Han v. Vectrus Inc.(MAG+)

Filing 31

MEMORANDUM OPINION AND ORDER: This case is before the court on a 22 Motion for Summary Judgment. For the reasons discussed as further set out in the order, Han has failed to create a question of fact to preclude summary judgment in this case. Accordingly, the Motion for Summary Judgment is ORDERED GRANTED. Final judgment will be separately entered. Signed by Honorable Judge W. Harold Albritton, III on 7/13/2016. (dmn, )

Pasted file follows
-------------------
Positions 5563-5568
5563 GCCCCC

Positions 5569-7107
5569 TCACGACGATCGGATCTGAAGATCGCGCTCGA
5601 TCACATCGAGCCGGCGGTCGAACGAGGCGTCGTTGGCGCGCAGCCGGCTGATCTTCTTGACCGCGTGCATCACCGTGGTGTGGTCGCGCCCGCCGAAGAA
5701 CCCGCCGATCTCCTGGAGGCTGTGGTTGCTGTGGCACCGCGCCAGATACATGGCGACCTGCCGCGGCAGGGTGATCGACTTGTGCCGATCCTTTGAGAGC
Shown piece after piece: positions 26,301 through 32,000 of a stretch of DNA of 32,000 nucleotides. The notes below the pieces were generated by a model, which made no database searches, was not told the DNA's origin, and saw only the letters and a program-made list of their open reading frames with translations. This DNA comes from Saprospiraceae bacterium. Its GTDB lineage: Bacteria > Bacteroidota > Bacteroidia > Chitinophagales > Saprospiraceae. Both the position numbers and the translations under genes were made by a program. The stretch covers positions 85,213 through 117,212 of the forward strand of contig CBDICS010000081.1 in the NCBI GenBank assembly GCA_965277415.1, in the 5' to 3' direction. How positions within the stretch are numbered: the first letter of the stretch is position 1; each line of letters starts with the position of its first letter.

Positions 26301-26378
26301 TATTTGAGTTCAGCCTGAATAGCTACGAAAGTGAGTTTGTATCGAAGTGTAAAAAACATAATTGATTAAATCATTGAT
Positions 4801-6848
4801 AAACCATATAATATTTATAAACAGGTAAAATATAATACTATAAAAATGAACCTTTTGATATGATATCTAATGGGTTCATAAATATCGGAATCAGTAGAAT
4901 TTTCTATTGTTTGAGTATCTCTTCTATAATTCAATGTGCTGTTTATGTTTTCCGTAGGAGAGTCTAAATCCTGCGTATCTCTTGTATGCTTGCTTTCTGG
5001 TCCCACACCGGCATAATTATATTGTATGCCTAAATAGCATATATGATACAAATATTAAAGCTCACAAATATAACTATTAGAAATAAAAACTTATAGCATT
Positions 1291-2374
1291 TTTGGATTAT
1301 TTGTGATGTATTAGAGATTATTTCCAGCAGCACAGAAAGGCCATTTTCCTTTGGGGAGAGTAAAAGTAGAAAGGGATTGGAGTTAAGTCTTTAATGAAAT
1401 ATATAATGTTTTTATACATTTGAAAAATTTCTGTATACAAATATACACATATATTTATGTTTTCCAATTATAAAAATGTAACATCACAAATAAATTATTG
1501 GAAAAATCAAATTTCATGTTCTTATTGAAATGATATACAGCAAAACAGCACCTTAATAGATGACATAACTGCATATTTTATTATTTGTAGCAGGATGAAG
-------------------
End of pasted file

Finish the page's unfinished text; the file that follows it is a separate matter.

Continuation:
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IN THE UNITED STATES DISTRICT COURT FOR THE MIDDLE DISTRICT OF ALABAMA NORTHERN DIVISION LING HAN, ) ) Plaintiff, ) v. ) ) ) VECTRUS SYSTEMS CORPORATION, ) ) Defendant. ) Civil Action No. 2:15cv563-WHA MEMORANDUM OPINION AND ORDER I. INTRODUCTION This case is before the court on a Motion for Summary Judgment (Doc. #22), filed by Defendant Vectrus Systems Corporation (“Vectrus”). The Plaintiff filed an “EEOC Complaint” pro se to initiate this case on August 4, 2015. This bare-bones document which serves as her judicial Complaint identifies the following as her claims: termination of employment based on her national origin, retaliation, and age. The Defendant filed an Answer to the Complaint. An attorney then entered an appearance on the Plaintiff’s behalf, but no amendment was made to the Complaint. The Defendant filed an Amended Answer. For the reasons to be discussed, the Motion for Summary Judgment is due to be GRANTED. II. SUMMARY JUDGMENT STANDARD Summary judgment is proper "if there is no genuine issue as to any material fact and ... the moving party is entitled to a judgment as a matter of law." Celotex Corp. v. Catrett, 477 U.S. 317, 322 (1986). The party asking for summary judgment "always bears the initial responsibility of informing the district court of the basis for its motion,@ relying on submissions Awhich it believes demonstrate the absence of a genuine issue of material fact." Id. at 323. Once the moving party has met its burden, the nonmoving party must Ago beyond the pleadings@ and show that there is a genuine issue for trial. Id. at 324. Both the party Aasserting that a fact cannot be,@ and a party asserting that a fact is genuinely disputed, must support their assertions by Aciting to particular parts of materials in the record,@ or by Ashowing that the materials cited do not establish the absence or presence of a genuine dispute, or that an adverse party cannot produce admissible evidence to support the fact.@ Fed. R. Civ. P. 56 (c)(1)(A),(B). Acceptable materials under Rule 56(c)(1)(A) include Adepositions, documents, electronically stored information, affidavits or declarations, stipulations (including those made for purposes of the motion only), admissions, interrogatory answers, or other materials.@ To avoid summary judgment, the nonmoving party "must do more than show that there is some metaphysical doubt as to the material facts." Matsushita Elec. Indus. Co. v. Zenith Radio Corp., 475 U.S. 574, 586 (1986). On the other hand, the evidence of the nonmovant must be believed and all justifiable inferences must be drawn in its favor. See Anderson v. Liberty Lobby, 477 U.S. 242, 255 (1986). After the nonmoving party has responded to the motion for summary judgment, the court shall grant summary judgment if the movant shows that there is no genuine dispute as to any material fact and the movant is entitled to judgment as a matter of law. Fed. R. Civ. P. 56(a). III. FACTS The submissions of the parties establish the following facts, construed in a light most favorable to the non-movant: 2 Plaintiff Ling Han (“Han”) was born in 1966. She is of Chinese descent. She began working in 2009 as a Library Technician at two library facilities on the Maxwell-Gunter Air Force Base in Montgomery, Alabama. Defendant Vectrus is a company that holds contracts with the United States of America (“the Government”) related to defense services. Han was an employee of Vectrus. Han filed a charge of discrimination against Vectrus in December of 2012. In it, she complained about a hostile work environment and threats of discharge. She was placed on medical leave and came back to work in July of 2013. She received a Right to Sue letter, but did not file suit within 90 days. Han’s employment with Vectrus ended in November 2014. Vectrus’s position is that Han’s position was terminated as a result of a Government-mandated reduction-in-force that resulted in the elimination of all eight Library Technician positions, a Systems Librarian position, and a Library Director position. After the libraries were closed, new positions were created at the Resource Center. The Library Technicians were informed of and given the opportunity to apply for these new positions. Han applied and was interviewed for the new position of Resource Center Aide, but was not hired. All of the applicants were former Library Technicians. Han and the other applicants were interviewed by Thomas Hanna (“Hanna”), Personnel Services Supervisor; Brad Lundquist (“Lundquist”), Education and Training Services Supervisor; and Robyn Streety (“Streety”), Human Resources Administrator for Vectrus. Of the three candidates selected for the Resource Center Aide position, one is younger than Han and none of the new hires are of Chinese descent. The interviewers asked limited questions about flexibility, and filled out forms rating the interviewees in various categories. All of the 3 persons interviewed had previously been employed as Library Technicians. Han concedes that the interviewers were familiar with the applicants and their experience, education, and skill levels, but contends that the skills were not what was used to make the decision. (Doc. #29 at p.11-12). Han filed a second EEOC Charge on November 17, 2014. In this EEOC Charge, Han states that she received a written warning in August 2013 for insubordination, that she was discharged as part of a reduction-in-force, and that she was not hired as a Resource Center Aide. She checked the boxes on the EEOC form for retaliation, age, and national origin discrimination. (Doc. #1-1). On June 3, 2015, the EEOC issued a Dismissal and Notice of Rights and Han filed her Complaint in this court. As noted above, the Complaint filed in his court identifies discrimination in national origin, retaliation, and age in the termination of Han’s employment. (Doc. #1). In the narrative portion of her Complaint, she states that she filed an EEOC Charge in 2012, took medical leave, returned to work on July 1, 2013, and was issued a “Red Warning” for insubordination on August 28, 2013. She states that she was discharged as part of a reduction-in-force, she applied for the position of Resource Center Aide but was not hired even though she had more seniority than a younger African-American person who was hired. IV. DISCUSSION Vectrus has moved for summary judgment on the following grounds as to various claims: any purported hostile work environment claim is barred, not within the Complaint, and fails on the merits; a claim based on issuance of a written warning is barred and fails on the merits; there is no evidence that Han’s termination was retaliatory or discriminatory; and Vectrus did not discriminate or retaliate against Han when it failed to hire her for a new position. The court will 4 address each ground for summary judgment in turn. A. Hostile Work Environment Claim Vectrus contends that summary judgment is due to be granted as to any purported hostile work environment because that claim was not included in her EEOC charge or her judicial Complaint. Vectrus acknowledges that Han filed an EEOC charge in December of 2012 which included hostile work environment allegations, but states that any claim based on that charge is barred because Han did not file suit within 90 days of receiving her Right to Sue letter. Han did not file suit within 90 days of her EEOC Charge. 42 U.S.C. § 2000e–5(f)(1); Green v. Union Foundry Co., 281 F.3d 1229, 1233-34 (11th Cir. 2002). And, there is no hostile work environment claim theory in her most recent EEOC charge. (Doc. #1-1). Before a plaintiff may sue for discrimination, she must first exhaust her administrative remedies. See Crawford v. Babbitt, 186 F.3d 1322, 1326 (11th Cir.1999). Han argues that her hostile environment claim grew out of the facts alleged in her first EEOC charge. A claim in a judicial complaint is not administratively-barred if a EEOC investigation of the complaints in the charge would have reasonably uncovered evidence of the claim. See Gregory v. Georgia Dep't of Human Res., 355 F.3d 1277, 1280 (11th Cir. 2004). In this case, however, there is no claim asserted for hostile work environment in the judicial Complaint Han filed in this court. There is no allegation in the Complaint about harassment or conduct creating a hostile work environment. (Doc. #1). Han argues that her employer was on notice that she was claiming a hostile work environment because of her submissions in 2012 in her first EEOC charge. Han does reference the 2012 Charge in her 2014 Charge and Complaint, but one of the reasons Han gave for not filing suit after the first Charge was that Vectrus took “corrective actions.” (Doc. #29 at p.2; #29-4). 5 Even in the facts section of her brief in opposition to summary judgment, Han only refers to unfair or bullying treatment by library staff which occurred in 2012. (Doc. #29 at p.6-9). In the Complaint filed with this court, there are no allegations of comments or other harassment on the basis of national origin or age which continued after Han returned to work in July of 2013. While the Complaint was filed pro se, Han is currently represented by counsel and did not seek to amend he Complaint to add a claim of hostile work environment or to plead any facts to support a hostile work environment claim. “A plaintiff may not amend her complaint through argument in a brief opposing summary judgment.” Gilmour v. Gates, McDonald & Co., 382 F.3d 1312, 1315 (11th Cir. 2004). This court must conclude that a hostile work environment claim based on conduct charged in the initial EEOC Charge is barred because Han did not bring suit within 90 days, and that a hostile work environment claim based on conduct continuing until the time of her discharge is similarly barred because it was not within the second EEOC Charge and is not the subject of her Complaint filed in this court. Cf. Francois v. Miami-Dade Cty., 742 F. Supp. 2d 1350, 1354 (S.D. Fla. 2010), aff'd sub nom. Francois v. Miami Dade Cty., Port of Miami, 432 F. App'x 819 (11th Cir. 2011) (finding that the plaintiff’s claims were barred because he failed to include his national origin claim in his verified EEOC charge and he failed to draft his complaint based on the claims which were raised in his EEOC charge). Alternatively, even if a hostile environment claim were fairly within the second EEOC charge and the Complaint filed with this court, and the court can consider conduct dating back to before the first EEOC charge, summary judgment is due to be granted on the merits. To establish a hostile work environment claim, an employee must show: (1) that she belongs to a protected group; (2) that she has been subject to unwelcome harassment; (3) that the harassment must have 6 been based on a protected characteristic of the employee, such as national origin; (4) that the harassment was sufficiently severe or pervasive to alter the terms and conditions of employment and create a discriminatorily abusive working environment; and (5) that the employer is responsible for such environment. Miller v. Kenworth of Dothan, Inc., 277 F.3d 1269 (11th Cir. 2002). Han has pointed to very little evidence of harassment linked to a protected characteristic. She has pointed to evidence of 2012 complaints that she was a hard worker and other employees were not, so she had to complete tasks she felt were other employees’ responsibility, and that she felt as though she were being bullied and harassed. (Doc. #29-12, #29-14). She has pointed to no evidence of comments or conduct based on her age. Some comments identified as being related to her national origin are comments that her manager said she had problems understanding her, and that “certain co-workers” said they could not understand her and that she did not do things the “American way.” (Doc. #29-2). The evidence of these comments of unspecified frequency, however, even when considered along with the evidence of alleged bullying which is not specifically identified as linked to her national origin, is not sufficient to establish a question of fact as to a severe or pervasive environment in this case. Miller, 277 F.3d at 1276-77 (stating “Title VII is only implicated in the case of a workplace that is permeated with discriminatory intimidation, ridicule and insult.”) (citation omitted). It also may be that Han is claiming that she suffered retaliatory harassment dating back to 2010 and ending with her not being re-hired. There is a causation issue presented by this retaliatory harassment theory in this case. Assuming that Han is attempting to include conduct from 2010 until her termination, some identified conduct “occurred before she filed her first EEO complaint (and in fact was the subject of that complaint) and thus cannot be evidence of 7 post-complaint retaliation.” Andrews-Willmann v. Paulson, 287 F. App'x 741, 747 (11th Cir. 2008). Han does not contend, and if she does contend it, the court does not find based on the evidence she has cited, that evidence of conduct after her first EEOC Charge in December 2012, by itself, is sufficiently severe or pervasive to constitute a retaliatory hostile work environment. Therefore, to the extent that Han intended to assert a separate retaliatory harassment claim, summary judgment is also due to be GRANTED as to that claim. B. Claims Based on Issuance of a Written Warning It is undisputed that Han was issued a written warning on August 29, 2013, a warning referred to by Han as a “Red Warning” for insubordination. Han disputes that she was insubordinate. In her argument in opposition to summary judgment, however, she only discusses the written warning in the context of other claims. (Doc. #29 at p.24). Vecturs argues that because Han did not file her EEOC charge until November 17, 2014, any claim based on the warning fails because it was not included in an EEOC Charge filed within 180 days of the challenged employment action. Vectrus also argues that there is no evidence to support a finding that the written warning was an adverse employment action. To bring a claim of discrimination based on the written warning, Han must have filed an EEOC charge within 180 days of the discrimination. See 42 U.S.C. § 2000e-5(b); 42 U.S.C. § 2000e-5(e)(1); Wilkerson v. Grinnell Corp., 270 F.3d 1314, 1317 (11th Cir. 2001). To the extent, therefore, that Han intended to bring a separate claim based on issuance of the warning, summary judgment is due to be GRANTED as to a separate discrimination and retaliation claims based on the written warning. C. Termination Claims 8 Vectrus moves for summary judgment on Han’s national origin, age, and retaliation claims stemming from her termination, arguing that Han cannot make out a prima facie case because Vectrus did not make the challenged employment decision. Vectrus states that the Government made the decision to close the library facilities and eliminate the Library Technician positions. Vectrus also states that the entire library staff was terminated, so there is no evidence of intent to discriminate, and that there is no evidence of pretext. Han does not include a discussion of this claim in her brief. While it is clear that she disputes that the decision to eliminate the libraries was made by the Government, it is less clear that she intended this to be the basis of a separate claim for relief, and it may be that she only intended this argument to support her failure to re-hire claim. For example, she states that there is no evidence that the reduction-in-force was required by the Government and that this factual dispute is evidence of pretext for the decision not to “re-hire Han.” (Doc. #29 at p.5). The court, therefore, will address her arguments regarding the reduction-in-force in the context of her failure to re-hire claims. In an abundance of caution, however, to the extent that Han intended to bring separate discrimination claims based on termination, as indicated in the Complaint, the court has also examined Han’s evidence as to whether the decision to eliminate her position was made by Vectrus. Han’s argument that the elimination of the Library Technician position was not mandated by the Government is based on the deposition of Hanna in which he stated that the elimination of the position was not referred to as a “de-scope.” Hanna, however, also said that the closing was classified as a closing “of libraries in accordance with the new PWS.” (Doc. #29-21 at 9 p.4:2-6).1 Hanna further stated in a Declaration that in August 2014, the Government told Vectrus that it was closing the Gunter library and changing the Maxwell library into a digital Resource Center (Doc #24-18 at p.2). Hanna stated that in response to the Government’s decision, Vectrus eliminated eight Library Technician positions, a Systems Librarian position, and a Library Director position. (Doc. #24-18 at p.2). In her deposition, Han acknowledged that Vectrus was told that the library was being closed and that Vectrus terminated the employment of the library technicians. (Doc. #24-2 at p.150:8-18). The court concludes that there is insufficient evidence to call into question evidence that a decision to close the library was made by the Government, communicated to Vectrus, and as a result of that, the Library Technicians were terminated. Therefore, summary judgment is due to be GRANTED as to any separately-stated termination claims in this case. D. Failure to Hire Based on Age and National Origin Han addresses together her claims that the failure of Vectrus to hire her into the new Resource Center Aide position was because of her age and national origin.2 Where, as here, the plaintiff seeks to prove intentional discrimination by using circumstantial evidence of intent, the court applies the framework first set out by the United States Supreme Court in McDonnell Douglas Corp. v. Green, 411 U.S. 792 (1973).3 Under this 1 The court has referred to depositions by the document number, and the page number assigned by the filing, rather than the internal deposition page number. 2 Han also refers to race in her brief. There is no reference to race in the Complaint, and in fact, there is an “x” next to “national origin,” and the space next to “race” is left blank. (Doc. #1). The race and national origin claims appear, in any event, to be the same. 3 At one point in her brief, Han refers to “direct evidence,” but the court cannot conclude that she 10 framework, the plaintiff must establish a prima facie case of discrimination. McDonnell Douglas, 411 U.S. at 802. In this case, Han states that she is Asian-American, from China, and over the age of 40, and that at least one of the persons selected was under the age of 40, and no one re-hired was of Chinese descent. After the plaintiff has established a prima facie case of discrimination, the burden of production is placed upon the employer to articulate a legitimate nondiscriminatory reason for its employment action. Texas Dept of Cmty. Affairs v. Burdine, 450 U.S. 248, 254 (1981). The plaintiff may seek to demonstrate that the proffered reason was not the true reason for the employment decision "either directly by persuading the court that a discriminatory reason more likely motivated the employer or indirectly by showing that the employer's proffered explanation is unworthy of credence." Id. at 256; Combs v. Plantation Patterns, 106 F.3d 1519, 1528 (11th Cir. 1997). A plaintiff's prima facie case, combined with sufficient evidence to find that the employer's asserted justification is false, may permit the trier of fact to conclude that the employer unlawfully discriminated. Reeves v. Sanderson Plumbing Prod., Inc., 530 U.S. 133, 147 (2000). That is, even if a plaintiff establishes a prima facie case and offers sufficient evidence of pretext as to each of the proffered reasons, summary judgment will sometimes be available to an employer in such a case. Chapman v. AI Transport, 229 F.3d 1012, 125 n.11 (11th Cir. 2000). Vectrus does not dispute the prima facie case, but instead focuses on its articulated reasons presented evidence to establish a direct evidence case. For example, Han offers evidence that she was more qualified than the others who were selected and states that this is “direct evidence.” This type of evidence is not considered to be “direct” evidence of discrimination. See, e.g., Wilson v. B/E Aerospace, Inc., 376 F.3d 1079, 1086 (11th Cir. 2004) (stating “only the most blatant remarks, whose intent could mean nothing other than to discriminate on the basis of some impermissible factor constitute direct evidence of discrimination.”) Therefore, the court has analyzed her claims as circumstantial evidence claims. 11 for the hiring decision, and argues that Han cannot establish that those reasons are a pretext for discrimination. Vectrus states that it did not hire Han for the Resource Center Aide position because, although she was offered an interview because she was qualified for the position, she was not selected because she was not one of the three most qualified candidates for the position. One of the interviewers for the position, Lundquist, explained the qualifications in his deposition by stating that these positions did not require a high degree of technical skill but were mainly customer service, with the majority of the job being spent greeting and assisting patrons. (Doc. #24-22 at p.21:4-12). Vectrus offers the Interview Evaluation forms of the interviewed persons in support of its reliance on qualifications, which reveal that those selected were all rated higher than was Han after the interview. (Doc. #24-20, #). The applicants were rated on general ability; technical qualifications including education, training, experience; personal qualities including sociability, appearance, manner, professionalism; communication skills; problem solving skills including analytical approach; and overall evaluation for the position. Three persons were recommended for hiring by the interviewers: Suzette Farris, Shundalyn Hall, and Yvonne Williams. Suzette Farris was rated “top” in all interview categories by Hanna (Doc. #24-20 at p.3) and “above average” in all categories by Streety and Lundquist (Doc. #24-31, #24-26). Shundalyn Hall was rated “top” by all interviewers in all categories (Doc. #24-20 at p.5; #24-34; #24-23). Yvonne Williams was rated “above average” in all categories by Hanna (Doc. #24-20 at p.4); “above average” in general ability, personal qualities, and overall evaluation, “top” in technical qualifications, and “average” in communication skills and problem solving skills by Lundquist (Doc. #24-25); and “average” in communications skills and “above average” in all other categories by Streety (Doc. #24-32). Han received “average” ratings from Hanna in all categories except 12 communication skills where she received a “below average.” (Doc. #24-20 at p.6). Han received “below average” ratings in all areas except for general ability and technical qualifications, where she was rated “average” by Lundquist (Doc. #24-24). She was rated “below average” in personal qualities and communications skills and “average” in all other categories by Streety (Doc. #24-36). Streety stated in her Declaration that the applicants selected, Hall, Farris, and Williams, did not try to avoid customer interaction. (Doc. #24-29 at p.4). It appears to the court that Han contends she can establish pretext based on the following: (1) she was the most qualified because the Library Technician Position had twenty-seven major job activities and eight associated skills, but the Resource Center Aide had seven job activities which were simpler and more generic and three associated skills; (2) Han has decade of experience; (3) Han has a degree in Library Science; (4) during her interview in 2009 she was rated top in technical qualifications, personal qualities, above average in general ability, and average in communications; (5) the interviews for the Resource Center Aide position were a sham because the interviewers did not ask about specified topics and only asked about flexibility; (6) Han was the only library employee recognized by management for outstanding customer service; (7) in her notice of non-selection, Vectrus admitted that Han’s qualifications were impressive; (8) Vectrus chose to exclude the Resource Aid positions from the Collective Bargaining Agreement (“CBA”) and Han was told at a meeting at which the union president was present that because of the CBA she would have to be retained and re-hired; and (9) the elimination of the Library Technician position is pretext because there was no reduction-in-force, or “de-scope.” The court will begin with Han’s arguments regarding the creation and filling of the position by Vectrus, and then address her relative qualification arguments. Han’s argument that the elimination of the Library Technician position was pretext is that 13 although the letter to Han said her position was being mandated by a government “de-scope,” there was no “de-scope;” therefore, the elimination of the position was never ordered by the Government. As discussed above, although Han cites the deposition of Hanna for the proposition that the elimination of the position was not referred to as a “de-scope,” Hanna stated that the closing was classified as a closing “of libraries in accordance with the new PWS.” (Doc. #29-21 at p.4:2-6). Hanna also stated in a Declaration that in August 2014, the Government told Vectrus that it was closing the Gunter library and changing the Maxwell library into a digital Resource Center (Doc #24-18 at p.2). As noted earlier, the court concludes that there is insufficient evidence to call into question evidence that a decision to close the library was made by the Government and communicated to Vectrus and as a result of that, the Library Technicians were terminated. The use of the term “de-scope” in the letter sent to Han, therefore, does not establish pretext in this case. The court now turns to Han’s arguments regarding the creation of the positions of Resource Center Aides. Han argues that the positions should have been covered by the CBA and if they had been, she would have been hired. Han argues that after she was not selected, the positions were covered by the CBA, and cites to Streety’s deposition for the proposition that “no one seems to know who made the decision to exclude” the position from the CBA. (Doc. #29 at p.33). Vectrus points to Streety’s testimony to show that the Resource Center Aide positions were new, and therefore, were not positions bargained for by the Union at the time the CBA was negotiated, and when the new CBA was negotiated in 2015, the Resource Center Aide position was included. (Doc. #29-23 at 109:11-112:10; #24-29 at ¶8). The portion of Streety’s deposition cited by Han that she did not know how the determination was made that the new positions would not be covered by the CBA does not undermine the evidence that the positions 14 were not within the existing CBA, but became covered by the CBA when it was renegotiated. Vectrus also argues that even if the CBA had applied to the Resource Center Aide positions at the time Han applied, Han would not have been hired based on seniority. The evidence Han cites to demonstrate that she would have been hired into one of these positions under the CBA is her own deposition testimony. Han states in her deposition that Lameka Johnson, a representative of the union, told her that Vectrus would keep Han because retention depended on two policies, full-time and seniority, and Han was full-time and second in seniority. (Doc. #29-20 at p.155:10-20). Han also cites to her EEOC Charge Detail Inquiry as support for the statement that she was the “most tenured full time employee.” (Doc. #29 at p.3 citing Doc. #29-9). Vectrus states that Han’s statement about what she was told at a staff meeting is not sufficient to overcome record evidence. Vectrus points out that there is nothing in the CBA about seniority. Vectrus cites to the CBA which states that in cases of decreases of force, the ability to perform the work and seniority will be considered and where the factors are relatively equal, seniority shall be the determining factor. (Doc. #24-8 at p.8). Vectrus cites to Streety’s Declaration in which she states that “Yvonne Williams, Rebecca Smith, Suzette Farris, and Deborah White, in that order, had the most seniority under the CBA of all of the Library Technicians.” (Doc. #24-29 at ¶21). Han’s testimony that a union representative told her she would be hired because she was second in seniority and full-time is not sufficient to create a question of fact to establish pretext. There is no evidence to dispute that the newly-created positions were not covered by the CBA. Even if the CBA applied, however, the court has been pointed to no provision which gauges seniority based on full-time status. (Doc. #24-8 at p.8). Han has not presented testimony that she was more senior to those who were hired, within the meaning of the CBA. Therefore, her CBA 15 argument does not establish pretext. The court now turns to Han’s contention that the interview process for the new position was a sham. Han’s position is that the interviews were brief, and she was only asked whether she had a flexible schedule, so reliance on ratings as to categories of qualifications is a sham. Vectrus does not disagree with Han’s characterization of the interview process as being limited, but contends that the questions were not the only basis for the interviewers’ evaluations. Personnel Services Section Supervisor Hanna testified in his deposition that he, Lundquist, and Streety interviewed all of the candidates for the Resource Center Aides. (Doc. 24-19 at p. 2:6-10). Streety’s deposition testimony is that the interviews were different from traditional interviews because Vectrus knew that all of the Library Technicians were qualified to do the work as a Resource Center Aide, so it was unlike an interview when they have no knowledge of how someone will work. (Doc. #24-30 at p.18:17-120:3). The new positions were part-time, and flexibility was key, so during the interviews, the interviewees were asked about flexibility. (Doc. #24-22 at p.9: 22-23). Lundquist also explained in his deposition that they had prior knowledge of all of the applicants coming in to interview because they were all employees. (Doc. #24-22 at p.5:19-23). See Springer v. Convergys Customer Mgmt. Group, Inc., 509 F.3d 1344, 1350 (11th Cir. 2007) (finding no evidence of pretext where decision maker relied on firsthand knowledge of potential applicants). Vectrus provides a 2012 email from Marsha Taylor to Hanna, on which Lundquist was copied, regarding Han which states that Han had expressed a strong interest in wanting to do cataloging and projects where she was working alone. (Doc. #24-37). Vectrus futher points to testimony of the interviewer’s evaluation of the applicants’ behavior during the interviews. Hanna stated in his deposition that during her interview, Han 16 acted aloof, did not have good eye contact, and answered tersely and did not expound when Lundquist asked her a question about flexibility. (Doc. #24-19 at p.11:1-12:7). Hanna states in his deposition that other interviewees were not asked any questions other than about their availability, but he recalled that they “did respond and expound.” (Doc. #24-19 at p.12:13-21). In his deposition, Lundquist stated that he expected people to sell themselves in an interview, but Han did not smile or interact, and snapped at him when he asked about flexibility. (Doc. #24-22 at p.13:8-18). By contrast, Lundquist noted on his form that Hall was very personable, and said in his deposition that he based that on her demeanor in the interview, and that she sold herself for the position. (Doc. #24-22 at p..10:3-20). Streety also stated that Han acted as though she did not really want to be there when she interviewed, and that she rolled her eyes when she answered that she did not have a job when Lundquist asked her about flexibility. (Doc. #24-30 at p.13:1:-6). The court cannot conclude, therefore, that evidence regarding the nature of the interviews themselves sufficiently undermines the articulated reasons. Han’s relative qualifications argument is not that the persons hired were unqualified, but that she was more qualified. The standard which applies when an employee challenges relative qualifications is quite high. A plaintiff must establish that the disparities between a successful applicant’s and her own qualifications are of such weight and significance that no reasonable person, in the exercise of impartial judgment, could have chosen the candidate selected over the plaintiff. Springer, 509 F.3d at 1349. Han has pointed to several of her qualifications, such as that she has a degree in Library Science. Han has provided no comparative evidence on this point, however, and, even assuming that she was the only applicant with a degree, her employer’s reliance on other criteria instead does not establish pretext. Id. at 1349 (finding no evidence of pretext because “[w]hile Plaintiff was the 17 only Operations Manager that possessed a four-year degree, Susan Johnson possessed the requisite experience to substitute for a lack of a college degree.”) Han also states that during her interview in 2009, she was rated top in technical qualifications, personal qualities, above average in general ability, and average in communications, but the signature of the interviewer on the form indicates that this person was not an interviewer in 2014. (Doc. #29-19). “[D]ifferences in treatment by different supervisors or decisionmakers can seldom be the basis for a viable claim of discrimination.” Foster v. Biolife Plasma Servs., LP, 566 F. App'x 808, 811 (11th Cir. 2014). Han argues that she was more qualified for the Resource Center Aide job activities which were simpler and more generic, but that would be true for all applicants. Han argued that she had a decade of experience, but provides no evidence as to the amount of experience the other applicants had. Han does state that she was the only library employee recognized by management for outstanding customer service, however, to support this statement, she only has provided the court a copy of a certificate she was given for a free lunch with her boss awarded in 2012 for outstanding customer service. (Doc. #29-10). This evidence does not establish that she was the only employee to receive this recognition. There is no dispute that Han was qualified for the position. Vectrus, however, was entitled to rely on subjective criteria, and to place value on customer service skills, in determining that other applicants were more qualified. “A plaintiff employee may not establish that an employer's proffered reason is pretextual merely by questioning the wisdom of the employer's reason as long as the reason is one that might motivate a reasonable employer.” Springer, 509 F.3d at 1349. Han has failed to create a question of fact as to whether a reasonable person in the exercise of impartial judgment could have chosen the candidates selected over her. Id. Summary judgment is due to be GRANTED as to the failure to re-hire claims. 18 E. Retaliation Through Failure to Re-Hire Vectrus argues that Han cannot establish a prima facie case of retaliation because, assuming she is relying on her December 2012 EEOC charge as protected activity, Han cannot establish a causal connection between the filing of her EEOC charge in December 2012 and the hiring decision in November 2014, nearly two years later. Han’s temporal proximity theory is that her complaint “started in February of 2013 and did not officially end until the expiration of her right to sue in May of 2014 and Han’s termination in November of 2014 only seven (7) months later was clearly pretext.” (Doc #29 at p.3). Han cites no legal authority for her argument that temporal proximity is measured from the time that her right to sue expired. Han concedes that her December 2012 EEOC charge was known to persons at Vectrus, particularly to Streety, in December of 2012 or January of 2013. (Doc. #29 at p. 17 citing Doc. #29-23). Therefore, temporal proximity must be established as between that date and the adverse employment action. Gaddis v. Russell Corp., 242 F. Supp. 2d 1123, 1146 (M.D. Ala.), aff'd, 88 F. App'x 385 (11th Cir. 2003) (stating “[a] plaintiff satisfies this requirement if she provides sufficient evidence that the decision-maker became aware of the protected conduct, and that there was close temporal proximity between this awareness and the adverse employment action.”) Even if Han’s May 2014 date for temporal proximity were accepted, however, the period of time which elapsed from that date until November of 2014 is not sufficiently close to satisfy causation. See Thomas v. Cooper Lighting, Inc., 506 F.3d 1361, 1363 (11th Cir. 2007)(finding a “three (3) month period, without more, does not rise to the level of ‘very close’ ”); Williams v. Waste Mgmt., Inc., 411 F. App'x 226, 229-30 (11th Cir. 2011) (finding a two-month gap is not close enough). Therefore, summary judgment is due to be GRANTED as to Han’s claim that the 19 failure to re-hire her in November of 2014 was in retaliation for her December 2012 charge of discrimination. V. CONCLUSION For the reasons discussed, Han has failed to create a question of fact to preclude summary judgment in this case. Accordingly, the Motion for Summary Judgment is ORDERED GRANTED. Final judgment will be separately entered. Done this 13th day of July, 2016. /s/ W. Harold Albritton_____________________ W. HAROLD ALBRITTON SENIOR UNITED STATES DISTRICT JUDGE 20